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Mara H. Gottfried, St. Paul Pioneer Press, Published January 26 2014

Families fear mental illness led to murder-suicides

Eden Prairie, Minn. - When police entered the apartment of Anitra and Derrick Williams here, they found a heartbreaking sight — the couple were dead and their 16-month-old daughter was sitting next to her mother’s body.

It’s not known if the little girl was in the room during the murder-suicide, said Anessa Brittain, Anitra’s sister.

“Loud noises are disturbing to her,” Brittain said. “She has nightmares. She wakes up in the night crying.”

The Minnesota Coalition for Battered Women’s annual report of domestic violence homicides, to be released Tuesday, will include the cases of Anitra Williams and Steve Vasey Jr., two cases that didn’t get as much public attention as others.

In past years, the coalition has found that about half the domestic violence homicides on its list were murder-suicides. Last year, of the 24 women killed by current or former intimate partners, nine perpetrators killed themselves or made a serious attempt to, said Liz Richards, the coalition’s executive director.

“This is one of the places where there’s a real lack of information and understanding and research,” she said. “We need more study of this issue.”

While women have been perpetrators of homicide, a case last year was the first time in the 25 years of the coalition’s reports that a woman killed her partner and herself, Richards said.

Steve Vasey Jr., 32, and Mindy Vasey, 31, loved each other and didn’t have an abusive relationship, said Donna Vasey, Steve’s mother. She attributes the murder-suicide to Mindy Vasey’s bipolar disorder and to not being properly medicated.

On Oct. 8, Donna Vasey said she got a text message from Mindy Vasey that “alerted me that something was wrong.” She called police, who found Mindy Vasey had shot Steve Vasey Jr. and killed herself in the couple’s Rosemount apartment.

“This was a concerning case because we didn’t have a prior history of police contact with this family,” said Rosemount Police Chief Eric Werner, who urged anyone with concerns about domestic violence or mental health issues to call police.

Steve and Mindy Vasey were married for nine years. He was the maintenance worker for the apartment facility where they lived and loved his job, his mother said.

The couple would visit Steve Jr.’s parents in North Branch and they’d all target shoot, Donna Vasey said.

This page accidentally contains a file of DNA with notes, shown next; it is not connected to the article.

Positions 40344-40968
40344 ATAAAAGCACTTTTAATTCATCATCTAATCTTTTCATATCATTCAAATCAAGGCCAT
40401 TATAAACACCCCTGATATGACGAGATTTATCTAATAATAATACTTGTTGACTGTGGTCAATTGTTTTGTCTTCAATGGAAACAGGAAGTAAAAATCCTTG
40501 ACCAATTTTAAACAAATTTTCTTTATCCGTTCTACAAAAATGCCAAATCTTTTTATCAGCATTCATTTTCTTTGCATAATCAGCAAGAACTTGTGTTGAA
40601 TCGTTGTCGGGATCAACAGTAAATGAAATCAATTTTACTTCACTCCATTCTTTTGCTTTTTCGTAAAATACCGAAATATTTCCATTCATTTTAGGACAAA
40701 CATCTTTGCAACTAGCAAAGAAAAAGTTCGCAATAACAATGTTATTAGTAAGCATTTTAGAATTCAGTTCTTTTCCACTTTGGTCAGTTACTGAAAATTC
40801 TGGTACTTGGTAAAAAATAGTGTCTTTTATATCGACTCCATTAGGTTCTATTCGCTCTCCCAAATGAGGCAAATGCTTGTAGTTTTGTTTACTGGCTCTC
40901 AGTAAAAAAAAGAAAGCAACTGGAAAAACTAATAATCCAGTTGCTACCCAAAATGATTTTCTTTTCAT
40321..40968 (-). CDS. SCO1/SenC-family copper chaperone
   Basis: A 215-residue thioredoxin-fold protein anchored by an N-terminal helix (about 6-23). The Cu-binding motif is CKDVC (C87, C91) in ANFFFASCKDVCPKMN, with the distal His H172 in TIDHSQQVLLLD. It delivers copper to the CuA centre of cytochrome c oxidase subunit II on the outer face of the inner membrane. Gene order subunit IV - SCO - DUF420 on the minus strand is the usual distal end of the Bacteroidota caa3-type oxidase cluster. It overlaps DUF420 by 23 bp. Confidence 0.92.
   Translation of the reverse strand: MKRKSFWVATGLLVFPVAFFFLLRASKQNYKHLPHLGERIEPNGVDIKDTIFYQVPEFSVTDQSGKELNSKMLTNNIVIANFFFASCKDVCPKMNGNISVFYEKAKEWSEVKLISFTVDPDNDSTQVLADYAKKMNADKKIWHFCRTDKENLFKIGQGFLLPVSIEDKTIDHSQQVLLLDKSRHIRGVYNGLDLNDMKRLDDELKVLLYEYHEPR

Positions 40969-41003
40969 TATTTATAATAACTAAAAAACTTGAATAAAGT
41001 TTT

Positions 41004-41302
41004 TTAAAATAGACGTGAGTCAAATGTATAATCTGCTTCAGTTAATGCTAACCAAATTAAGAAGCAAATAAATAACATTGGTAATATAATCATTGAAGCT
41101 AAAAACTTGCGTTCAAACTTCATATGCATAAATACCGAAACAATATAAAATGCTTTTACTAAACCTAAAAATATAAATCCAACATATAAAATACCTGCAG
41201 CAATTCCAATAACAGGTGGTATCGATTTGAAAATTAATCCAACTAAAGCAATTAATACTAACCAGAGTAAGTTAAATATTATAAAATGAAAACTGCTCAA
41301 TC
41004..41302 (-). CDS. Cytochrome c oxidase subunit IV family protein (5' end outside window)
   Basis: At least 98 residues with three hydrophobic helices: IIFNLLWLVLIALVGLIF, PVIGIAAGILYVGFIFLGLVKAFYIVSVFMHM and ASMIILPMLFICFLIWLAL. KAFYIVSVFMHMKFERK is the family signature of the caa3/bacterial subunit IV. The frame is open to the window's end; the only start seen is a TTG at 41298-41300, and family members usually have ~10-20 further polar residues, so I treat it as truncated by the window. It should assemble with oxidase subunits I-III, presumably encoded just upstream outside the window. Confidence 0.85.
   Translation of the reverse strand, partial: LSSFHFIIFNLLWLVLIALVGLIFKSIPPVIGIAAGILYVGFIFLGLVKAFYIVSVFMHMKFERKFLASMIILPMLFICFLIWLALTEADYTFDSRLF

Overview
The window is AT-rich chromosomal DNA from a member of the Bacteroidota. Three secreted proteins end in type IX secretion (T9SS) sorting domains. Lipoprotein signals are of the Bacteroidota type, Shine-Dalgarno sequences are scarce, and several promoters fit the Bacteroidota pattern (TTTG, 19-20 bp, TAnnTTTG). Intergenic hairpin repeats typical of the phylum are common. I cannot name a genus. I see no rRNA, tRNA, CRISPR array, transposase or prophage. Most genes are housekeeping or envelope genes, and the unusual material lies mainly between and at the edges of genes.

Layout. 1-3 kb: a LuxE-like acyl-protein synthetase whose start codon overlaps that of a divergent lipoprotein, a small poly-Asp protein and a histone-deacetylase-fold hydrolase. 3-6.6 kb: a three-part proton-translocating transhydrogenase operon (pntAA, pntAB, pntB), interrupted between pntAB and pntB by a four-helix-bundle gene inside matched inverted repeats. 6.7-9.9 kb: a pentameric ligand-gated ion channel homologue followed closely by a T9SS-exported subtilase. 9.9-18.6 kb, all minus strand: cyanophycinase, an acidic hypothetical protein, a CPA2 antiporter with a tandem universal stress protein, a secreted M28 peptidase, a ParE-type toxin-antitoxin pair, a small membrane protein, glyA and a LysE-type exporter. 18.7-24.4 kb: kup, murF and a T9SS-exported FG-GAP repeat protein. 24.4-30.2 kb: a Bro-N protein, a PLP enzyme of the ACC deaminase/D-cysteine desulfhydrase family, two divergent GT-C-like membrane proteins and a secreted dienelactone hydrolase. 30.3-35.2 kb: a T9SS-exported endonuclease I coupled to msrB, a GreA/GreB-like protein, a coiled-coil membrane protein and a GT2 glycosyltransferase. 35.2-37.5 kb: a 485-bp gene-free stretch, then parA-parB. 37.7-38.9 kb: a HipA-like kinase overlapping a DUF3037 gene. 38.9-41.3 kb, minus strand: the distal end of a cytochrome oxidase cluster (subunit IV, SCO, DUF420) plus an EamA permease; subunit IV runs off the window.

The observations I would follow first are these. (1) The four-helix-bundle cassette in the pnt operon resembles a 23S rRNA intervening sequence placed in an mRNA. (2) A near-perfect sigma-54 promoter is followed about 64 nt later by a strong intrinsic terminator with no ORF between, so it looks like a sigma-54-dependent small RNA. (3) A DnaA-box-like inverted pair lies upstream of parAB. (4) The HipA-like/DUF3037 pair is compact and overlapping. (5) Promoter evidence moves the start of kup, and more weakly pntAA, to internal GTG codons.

“His guns were locked up, under lock and key,” she said. “If there’s any kind of a message I’d like to give, it’s that if you have someone in the house who has a mental illness, guns aren’t safe.”

The Pioneer Press is a media partner with Forum News Service.

Donna Vasey said she’s troubled by how hard it is for the mentally ill to get assistance, and for those who love them to try to help.

“Many times, she was sent home from a doctor’s office with new medication and no one would check on her,” Vasey said of Mindy Vasey. “When she needed an appointment, sometimes she would have to wait weeks.”

Anitra Williams’ family also believes mental illness contributed to her death. Police have said Derrick Williams, 29, fatally shot his wife, 26, then killed himself in Eden Prairie.

Derrick Williams “was a sweetheart,” Brittain said. But after he’d been deployed to Afghanistan with the National Guard, he battled post-traumatic stress disorder, she said.

“Had he not been dealing with that, and (been) receiving proper treatment, he never would have harmed our sister,” she said.

Anitra Williams, known as Nee Nee, was a stay-at-home mom who had recently earned her bachelor’s degree, Brittain said.

On Sept. 21, a friend of Anitra’s had been in the Williamses’ apartment with her two children. They were in the living room/kitchen with the Williamses’ 6-year-old son; the couple were in the bedroom. It’s not clear where the couple’s little girl was, Brittain said. Anitra’s friend heard gunshots. She grabbed her children and the 6-year-old — “that’s all she could see,” Brittain said — and ran.

Brittain is raising her niece and nephew. “I never could imagine losing my parents at 6 and 1,” she said.